Drones despatched as COVID-19 cases soar in Melbourne, Australia
Surveillance drones and more than 1,000 police will be deployed to locked-down suburbs in Melbourne, Australia as the southern state of Victoria struggles to control a fresh wave of COVID-19 outbreaks.
Victoria Police Chief Commissioner Shane Patton announced on Thursday afternoon that officers from elite units—including highway patrol, mounted police, and the critical incident response team—will start patrolling targeted hotspots for 24 hours a day, in order to ensure local residents are following self-isolation orders.
Drones will be used to monitor public spaces, Patton added, and those caught in breach of the restrictions face fines of AU$1,652.
The announcement came just hours after the state government rolled out stage three “stay at home” restrictions in 36 suburbs throughout Melbourne’s north and west—effectively prohibiting some 300,000 people from leaving their homes except for the purposes of work, school, exercise, or buying essential supplies—as Victoria recorded its single biggest increase in community transmission since the pandemic began.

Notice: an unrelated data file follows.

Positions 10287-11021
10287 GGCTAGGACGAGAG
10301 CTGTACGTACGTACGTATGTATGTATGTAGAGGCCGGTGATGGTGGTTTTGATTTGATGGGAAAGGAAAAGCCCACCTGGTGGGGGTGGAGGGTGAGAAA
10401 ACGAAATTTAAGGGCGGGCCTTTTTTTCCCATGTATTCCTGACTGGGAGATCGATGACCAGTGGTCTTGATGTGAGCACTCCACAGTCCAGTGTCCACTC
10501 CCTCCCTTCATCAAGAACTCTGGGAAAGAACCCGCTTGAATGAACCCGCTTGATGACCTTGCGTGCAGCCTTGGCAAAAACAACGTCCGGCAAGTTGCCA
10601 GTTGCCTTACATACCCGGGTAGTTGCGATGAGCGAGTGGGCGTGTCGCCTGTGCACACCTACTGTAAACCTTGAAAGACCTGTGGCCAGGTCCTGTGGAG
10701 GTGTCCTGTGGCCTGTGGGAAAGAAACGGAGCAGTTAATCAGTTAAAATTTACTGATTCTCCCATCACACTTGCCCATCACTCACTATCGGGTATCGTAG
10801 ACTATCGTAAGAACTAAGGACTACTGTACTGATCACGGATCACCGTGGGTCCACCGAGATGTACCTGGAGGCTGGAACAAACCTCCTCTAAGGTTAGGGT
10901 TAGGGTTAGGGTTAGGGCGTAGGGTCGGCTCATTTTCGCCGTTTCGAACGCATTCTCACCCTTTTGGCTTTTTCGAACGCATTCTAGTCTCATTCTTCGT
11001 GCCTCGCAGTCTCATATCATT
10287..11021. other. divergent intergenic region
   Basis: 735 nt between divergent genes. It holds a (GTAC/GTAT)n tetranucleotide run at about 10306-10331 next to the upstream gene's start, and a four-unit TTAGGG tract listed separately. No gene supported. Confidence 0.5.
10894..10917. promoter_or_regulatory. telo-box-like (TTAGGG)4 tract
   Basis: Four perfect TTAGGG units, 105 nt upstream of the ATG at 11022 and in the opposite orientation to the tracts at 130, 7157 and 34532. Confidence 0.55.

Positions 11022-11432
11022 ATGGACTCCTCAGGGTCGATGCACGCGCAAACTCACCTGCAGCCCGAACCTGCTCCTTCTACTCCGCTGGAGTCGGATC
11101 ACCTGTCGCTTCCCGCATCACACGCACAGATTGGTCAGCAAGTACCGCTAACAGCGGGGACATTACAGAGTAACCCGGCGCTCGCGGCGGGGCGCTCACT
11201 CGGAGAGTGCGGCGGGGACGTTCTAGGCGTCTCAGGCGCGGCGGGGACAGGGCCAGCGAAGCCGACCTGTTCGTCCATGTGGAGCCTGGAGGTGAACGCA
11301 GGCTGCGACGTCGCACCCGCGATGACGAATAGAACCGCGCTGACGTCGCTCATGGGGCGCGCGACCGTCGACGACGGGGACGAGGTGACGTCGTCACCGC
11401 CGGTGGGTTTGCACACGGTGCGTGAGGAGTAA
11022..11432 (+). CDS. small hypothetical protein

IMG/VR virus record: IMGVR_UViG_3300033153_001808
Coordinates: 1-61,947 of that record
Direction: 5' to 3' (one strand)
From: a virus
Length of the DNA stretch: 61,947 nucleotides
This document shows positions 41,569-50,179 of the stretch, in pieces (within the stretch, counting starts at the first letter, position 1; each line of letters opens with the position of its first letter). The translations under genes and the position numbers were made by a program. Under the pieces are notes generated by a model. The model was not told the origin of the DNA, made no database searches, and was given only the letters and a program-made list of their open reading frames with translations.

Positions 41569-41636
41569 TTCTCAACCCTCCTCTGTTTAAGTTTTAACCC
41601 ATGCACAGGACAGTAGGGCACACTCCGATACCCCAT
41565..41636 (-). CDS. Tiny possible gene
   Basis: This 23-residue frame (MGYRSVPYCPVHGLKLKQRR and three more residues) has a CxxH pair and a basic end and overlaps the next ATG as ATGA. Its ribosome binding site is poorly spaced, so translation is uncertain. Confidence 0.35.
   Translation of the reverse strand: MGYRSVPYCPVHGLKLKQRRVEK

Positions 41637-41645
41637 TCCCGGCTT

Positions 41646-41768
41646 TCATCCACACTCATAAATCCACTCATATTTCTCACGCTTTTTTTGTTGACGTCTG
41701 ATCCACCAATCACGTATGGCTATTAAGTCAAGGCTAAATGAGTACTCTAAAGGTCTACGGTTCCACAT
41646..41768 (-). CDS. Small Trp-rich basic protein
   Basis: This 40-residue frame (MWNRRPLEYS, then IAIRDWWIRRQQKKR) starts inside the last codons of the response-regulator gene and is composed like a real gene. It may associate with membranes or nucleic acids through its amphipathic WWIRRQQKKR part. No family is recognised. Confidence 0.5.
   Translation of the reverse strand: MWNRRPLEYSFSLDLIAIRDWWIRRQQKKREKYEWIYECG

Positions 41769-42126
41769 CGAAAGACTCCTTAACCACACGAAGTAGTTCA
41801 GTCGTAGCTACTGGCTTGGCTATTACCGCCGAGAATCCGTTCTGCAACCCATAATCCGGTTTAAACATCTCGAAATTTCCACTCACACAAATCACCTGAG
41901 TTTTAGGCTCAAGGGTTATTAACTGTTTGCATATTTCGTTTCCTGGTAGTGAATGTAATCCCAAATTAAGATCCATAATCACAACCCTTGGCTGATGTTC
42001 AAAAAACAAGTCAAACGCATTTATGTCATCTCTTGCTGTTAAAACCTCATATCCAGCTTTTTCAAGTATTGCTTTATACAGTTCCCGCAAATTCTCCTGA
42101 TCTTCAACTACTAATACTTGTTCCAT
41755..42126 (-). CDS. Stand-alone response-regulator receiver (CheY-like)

A total of 77 new cases were detected in the state on Thursday, 13 of which were linked to outbreaks and 31 of which were attributed to community transmission (that is, cases where the source of the infection cannot be traced). Victorian Premier Daniel Andrews has previously warned that more areas could face heightened restrictions if the spike continues.
Locked-down suburbs were ringed off by police checkpoints on Thursday morning, with officers asking drivers to prove whether or not they belonged there. In an attempt to dupe these checkpoints, some residents of hotspot areas reportedly tried to change the address on their driver’s licence by providing false home addresses to VicRoads.
In regards to this behaviour, Chief Commissioner Patton warned that anyone attempting to falsify paperwork to evade the lockdown measures faced jail terms of up to 10 years. Police will also start using automatic number plate recognition technology to scan driver’s cars and detect anyone travelling to or from restricted areas.
“We will be fining people, there is no doubt about that. For those selfish enough to disregard these warnings from the CHO [Chief Health Officer] … we will be infringing them,” he said. “The window of police discretion is a very small window at the moment, I can assure you, and it’s rapidly closing.
“While we may have been very lenient in recent times … for the safety of the public that leniency is dissipating day by day.”
Victoria recorded its 17th straight day of double-digit coronavirus case increases on Friday, with another 66 people diagnosed overnight.